What did I like?

Mellow with age. Schwarzenegger and Stallone were huge, over-the-top action stars in the 80s. Fast forward 30 years and you will see they both have mellowed out. I do believe, though, that this is the first time I’ve actually seen Schwarzenegger act. Is he any good? Eh…that’s debatable, but he’s competent enough, I can say that. Fact is, the guy has realized times have changed and he’s gotten older, so bringing it back down a level or two is a good thing. Having said that, I think that if he hit the gym hard, he’s be back to his old shape in no time and then…YIKES!!!

Violence. Let’s see…cops with guns and the Mexican drug cartel. What should we expect at some point? That’s right! Lots of blood to be spilled and shots fired. My expectations were met and then some, especially in the last couple of acts, because this thing just gets crazy at that point. For me, violence, especially of this magnitude, should not just be crowbarred into a film, it has to fit the tone. In this case, it works and works very well, but in another film, perhaps not so much.

Is that a plot? Believe it or not, there is a plot about Schwarzenegger’s family being murdered, stolen money, what it’s for, and the mysterious circumstances under which members of this team are dying. A bit more serious and complex film that what you would expect from a bunch of muscled up guys with guns, but it does work better than it doesn’t. I was invested in the story, if for no other reason than to find out why these cops would risk their careers to steal $10,000, especially none of them seem like the rogue cop type.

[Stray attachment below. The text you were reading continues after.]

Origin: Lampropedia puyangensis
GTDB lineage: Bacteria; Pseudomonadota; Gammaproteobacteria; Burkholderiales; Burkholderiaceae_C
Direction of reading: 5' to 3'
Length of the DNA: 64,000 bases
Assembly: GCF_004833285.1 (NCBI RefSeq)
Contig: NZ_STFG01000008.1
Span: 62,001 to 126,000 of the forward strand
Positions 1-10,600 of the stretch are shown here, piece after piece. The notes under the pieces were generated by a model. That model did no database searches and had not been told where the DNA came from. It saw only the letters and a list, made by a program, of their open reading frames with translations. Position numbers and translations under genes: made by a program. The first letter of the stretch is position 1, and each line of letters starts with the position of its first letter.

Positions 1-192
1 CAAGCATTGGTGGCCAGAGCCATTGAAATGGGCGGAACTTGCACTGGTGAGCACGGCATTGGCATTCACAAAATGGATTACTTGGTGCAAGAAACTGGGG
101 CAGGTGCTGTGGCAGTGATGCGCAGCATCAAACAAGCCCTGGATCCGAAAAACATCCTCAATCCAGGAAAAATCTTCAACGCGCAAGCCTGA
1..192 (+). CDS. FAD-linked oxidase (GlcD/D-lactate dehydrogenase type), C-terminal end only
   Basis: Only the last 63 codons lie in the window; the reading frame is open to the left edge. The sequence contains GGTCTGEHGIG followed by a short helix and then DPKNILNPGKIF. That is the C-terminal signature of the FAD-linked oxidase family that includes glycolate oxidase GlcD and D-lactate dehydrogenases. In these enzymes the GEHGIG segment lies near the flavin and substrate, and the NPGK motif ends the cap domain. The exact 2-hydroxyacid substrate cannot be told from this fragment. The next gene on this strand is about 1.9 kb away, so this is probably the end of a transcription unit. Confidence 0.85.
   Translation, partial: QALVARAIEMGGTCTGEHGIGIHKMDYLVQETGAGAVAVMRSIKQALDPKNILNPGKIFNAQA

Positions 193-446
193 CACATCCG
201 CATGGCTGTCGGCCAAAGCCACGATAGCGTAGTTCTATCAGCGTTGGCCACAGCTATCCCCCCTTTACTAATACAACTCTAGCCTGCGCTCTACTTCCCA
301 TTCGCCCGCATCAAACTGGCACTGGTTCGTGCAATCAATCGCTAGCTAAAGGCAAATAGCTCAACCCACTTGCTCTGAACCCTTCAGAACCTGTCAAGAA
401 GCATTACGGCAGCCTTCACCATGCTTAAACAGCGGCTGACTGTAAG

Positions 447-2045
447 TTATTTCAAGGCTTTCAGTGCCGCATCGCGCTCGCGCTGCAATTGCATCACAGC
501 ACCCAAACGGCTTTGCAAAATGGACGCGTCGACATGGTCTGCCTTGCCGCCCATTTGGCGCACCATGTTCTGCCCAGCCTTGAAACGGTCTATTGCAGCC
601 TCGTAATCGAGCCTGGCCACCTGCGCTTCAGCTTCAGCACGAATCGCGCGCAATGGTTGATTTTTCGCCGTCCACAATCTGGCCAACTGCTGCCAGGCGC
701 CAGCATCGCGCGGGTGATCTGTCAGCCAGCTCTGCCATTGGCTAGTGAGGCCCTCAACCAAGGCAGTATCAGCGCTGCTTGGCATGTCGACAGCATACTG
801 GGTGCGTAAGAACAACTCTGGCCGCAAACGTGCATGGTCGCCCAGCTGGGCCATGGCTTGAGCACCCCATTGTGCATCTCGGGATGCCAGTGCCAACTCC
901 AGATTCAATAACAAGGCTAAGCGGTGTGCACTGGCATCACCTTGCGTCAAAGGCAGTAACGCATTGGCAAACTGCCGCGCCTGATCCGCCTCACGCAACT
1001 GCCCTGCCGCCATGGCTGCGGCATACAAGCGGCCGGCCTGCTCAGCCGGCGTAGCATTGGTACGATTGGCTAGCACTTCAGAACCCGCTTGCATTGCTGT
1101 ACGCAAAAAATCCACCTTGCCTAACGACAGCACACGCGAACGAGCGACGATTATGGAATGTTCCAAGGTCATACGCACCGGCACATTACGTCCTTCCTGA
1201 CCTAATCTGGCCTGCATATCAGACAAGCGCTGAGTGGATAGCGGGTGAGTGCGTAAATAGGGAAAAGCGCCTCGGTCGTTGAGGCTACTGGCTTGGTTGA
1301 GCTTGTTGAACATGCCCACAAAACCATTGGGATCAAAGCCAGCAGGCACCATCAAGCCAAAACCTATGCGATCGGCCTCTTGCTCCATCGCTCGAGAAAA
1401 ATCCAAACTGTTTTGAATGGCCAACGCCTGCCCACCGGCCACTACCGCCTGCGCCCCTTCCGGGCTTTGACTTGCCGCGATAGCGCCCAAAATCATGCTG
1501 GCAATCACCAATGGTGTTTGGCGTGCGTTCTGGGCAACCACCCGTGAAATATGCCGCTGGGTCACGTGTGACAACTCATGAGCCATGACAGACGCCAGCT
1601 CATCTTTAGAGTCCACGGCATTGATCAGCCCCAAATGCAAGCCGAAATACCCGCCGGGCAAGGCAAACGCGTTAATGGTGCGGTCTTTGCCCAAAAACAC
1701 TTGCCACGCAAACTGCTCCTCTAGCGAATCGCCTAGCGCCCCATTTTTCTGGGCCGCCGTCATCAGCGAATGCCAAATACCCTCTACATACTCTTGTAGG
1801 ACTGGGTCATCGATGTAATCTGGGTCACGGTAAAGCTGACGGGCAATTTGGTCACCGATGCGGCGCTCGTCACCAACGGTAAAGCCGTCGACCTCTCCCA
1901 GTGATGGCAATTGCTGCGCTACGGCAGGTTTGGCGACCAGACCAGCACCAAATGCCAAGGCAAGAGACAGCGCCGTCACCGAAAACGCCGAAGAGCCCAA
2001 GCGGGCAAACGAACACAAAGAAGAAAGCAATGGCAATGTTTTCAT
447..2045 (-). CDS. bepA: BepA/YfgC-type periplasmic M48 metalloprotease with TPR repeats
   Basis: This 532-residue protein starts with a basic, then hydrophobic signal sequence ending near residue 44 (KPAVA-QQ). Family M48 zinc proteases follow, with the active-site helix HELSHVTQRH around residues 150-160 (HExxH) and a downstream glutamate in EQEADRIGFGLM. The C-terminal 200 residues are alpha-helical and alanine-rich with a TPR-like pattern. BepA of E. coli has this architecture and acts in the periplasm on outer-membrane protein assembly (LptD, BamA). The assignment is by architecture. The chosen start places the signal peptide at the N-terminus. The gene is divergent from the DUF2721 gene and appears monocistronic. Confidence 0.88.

What didn’t I like?

Once upon a time in Mexico. In this epilogue of a scene, Schwarzenegger goes to Mexico to handle some business. I wouldn’t have a problem with it, except that it feels like a different film. Before this happens, the plot with the money and the murder of his team is resolved, making this feel sort of tacked on. I feel that they could have merged the two together or just done a montage, rather than having an added 10-15 minutes of film that just didn’t seem connected.